- Explain the two SMPTE ST 2110-21 parametric models for the packet delivery timing characteristics
- Determine the Packet Read Time for specific Packet Read Schedule and image format
- Explain the SMPTE ST 2110-21 Virtual Receiver Buffer ModelDescribe the different SMPTE ST 2110-21 compliant sender and receiver types
- Synthesize the Cmax value for different sender types and image formats based on SMPTE ST 2110-21
Matthew Goldman, Senior Vice President Technology, MediaKind
"Every day it becomes increasingly important that engineers and technologists understand how IP can be implemented in their professional media-creation facilities to ensure interoperability between all ST 2110-compliant equipment. SMPTE ST 2110 documents provide broadcasters, producers, and professional media technology suppliers with the tools that are essential to working int he IP realm, and this SMPTE's virtual course will describe how best to use those tools."
Richard Welsh, CEO of Sundog Media Toolkit
"The "Understanding SMPTE ST 2110" course offers participants the details they need, from the organization that published the standards. It's an excellent opportunity for those who wish to get ahead of the curve in adopting IP-based media technologies and workflows."
Wes Simpson has always been interested in delivering media signals over networks. After starting his career in mobile telephony and then moving into fiber optics, he has focused on high-performance video transport for the past 25 years. He has developed and delivered well-received training seminars covering IP video and media networking technology for a wide range of private clients and SMPTE. Wes is a contributing editor for TV Technology and frequently speaks at events including VidTrans, SMPTE, NAB, and IBC. He has written two books which have both been released as second editions: “IPTV and Internet Video” and “Video Over IP.” p>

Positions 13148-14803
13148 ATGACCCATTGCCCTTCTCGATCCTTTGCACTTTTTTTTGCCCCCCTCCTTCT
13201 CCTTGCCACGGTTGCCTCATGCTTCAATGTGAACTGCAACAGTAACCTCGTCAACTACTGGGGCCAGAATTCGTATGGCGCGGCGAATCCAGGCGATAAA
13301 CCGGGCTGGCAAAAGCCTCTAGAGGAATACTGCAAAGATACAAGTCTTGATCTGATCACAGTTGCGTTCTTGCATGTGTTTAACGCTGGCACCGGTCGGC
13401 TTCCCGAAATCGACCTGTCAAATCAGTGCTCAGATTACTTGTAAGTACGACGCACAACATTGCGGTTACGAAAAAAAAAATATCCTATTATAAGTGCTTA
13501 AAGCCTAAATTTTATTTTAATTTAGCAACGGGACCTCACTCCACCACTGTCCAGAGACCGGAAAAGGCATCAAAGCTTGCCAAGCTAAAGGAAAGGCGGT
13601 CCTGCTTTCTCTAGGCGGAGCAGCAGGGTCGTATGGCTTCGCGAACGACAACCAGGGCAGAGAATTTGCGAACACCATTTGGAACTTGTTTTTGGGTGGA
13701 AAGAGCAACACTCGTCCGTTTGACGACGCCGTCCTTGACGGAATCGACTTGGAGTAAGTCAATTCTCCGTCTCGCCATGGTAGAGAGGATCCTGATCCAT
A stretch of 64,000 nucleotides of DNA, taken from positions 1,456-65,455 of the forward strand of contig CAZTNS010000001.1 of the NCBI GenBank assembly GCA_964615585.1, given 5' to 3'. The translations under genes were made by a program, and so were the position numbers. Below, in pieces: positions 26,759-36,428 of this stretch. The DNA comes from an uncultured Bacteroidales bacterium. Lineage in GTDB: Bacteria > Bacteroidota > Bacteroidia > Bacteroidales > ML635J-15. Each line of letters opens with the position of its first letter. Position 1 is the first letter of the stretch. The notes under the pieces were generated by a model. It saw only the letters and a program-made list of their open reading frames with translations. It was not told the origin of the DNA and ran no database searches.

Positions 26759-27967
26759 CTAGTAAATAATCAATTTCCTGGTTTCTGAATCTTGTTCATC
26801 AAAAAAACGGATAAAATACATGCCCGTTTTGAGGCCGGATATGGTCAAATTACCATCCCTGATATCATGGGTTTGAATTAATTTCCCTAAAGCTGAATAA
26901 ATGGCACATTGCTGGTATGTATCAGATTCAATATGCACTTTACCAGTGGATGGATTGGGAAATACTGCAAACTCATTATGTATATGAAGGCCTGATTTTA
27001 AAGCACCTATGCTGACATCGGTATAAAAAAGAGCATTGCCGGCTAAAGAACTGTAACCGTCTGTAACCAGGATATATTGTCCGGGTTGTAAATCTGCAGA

Wes was a founder of the Video Services Forum and was made an Honorary Member.
He is currently the Secretary/Treasurer of the Connecticut Subsection of SMPTE and serves on the SMPTE 32nf subcommittee that created SMPTE ST 2110 as well as on the Board of Editors for SMPTE’s Journal of Motion Imaging. He is also a voting member of the National Academy of Television Arts and Sciences Technology and Engineering Emmy® Awards Committee.
Wes earned a BSEE from Clarkson University and an MBA from the University of Rochester.
The course assumes a basic understanding of IP and associated terminology. The SMPTE Virtual Courses “Introduction to Networks,” “Routing and Switching Essentials,” and the “Essentials of IP Media Transport for Broadcasters: Moving Real-Time Video and Audio over Packet Networks” are not required to register for “Understanding SMPTE ST 2110.” However, these courses enable a deeper understanding of IP, internetworking, and many essential concepts that are referenced in the ST 2110 suite of standards and are recommended prior to enrolling in “Understanding ST 2110.”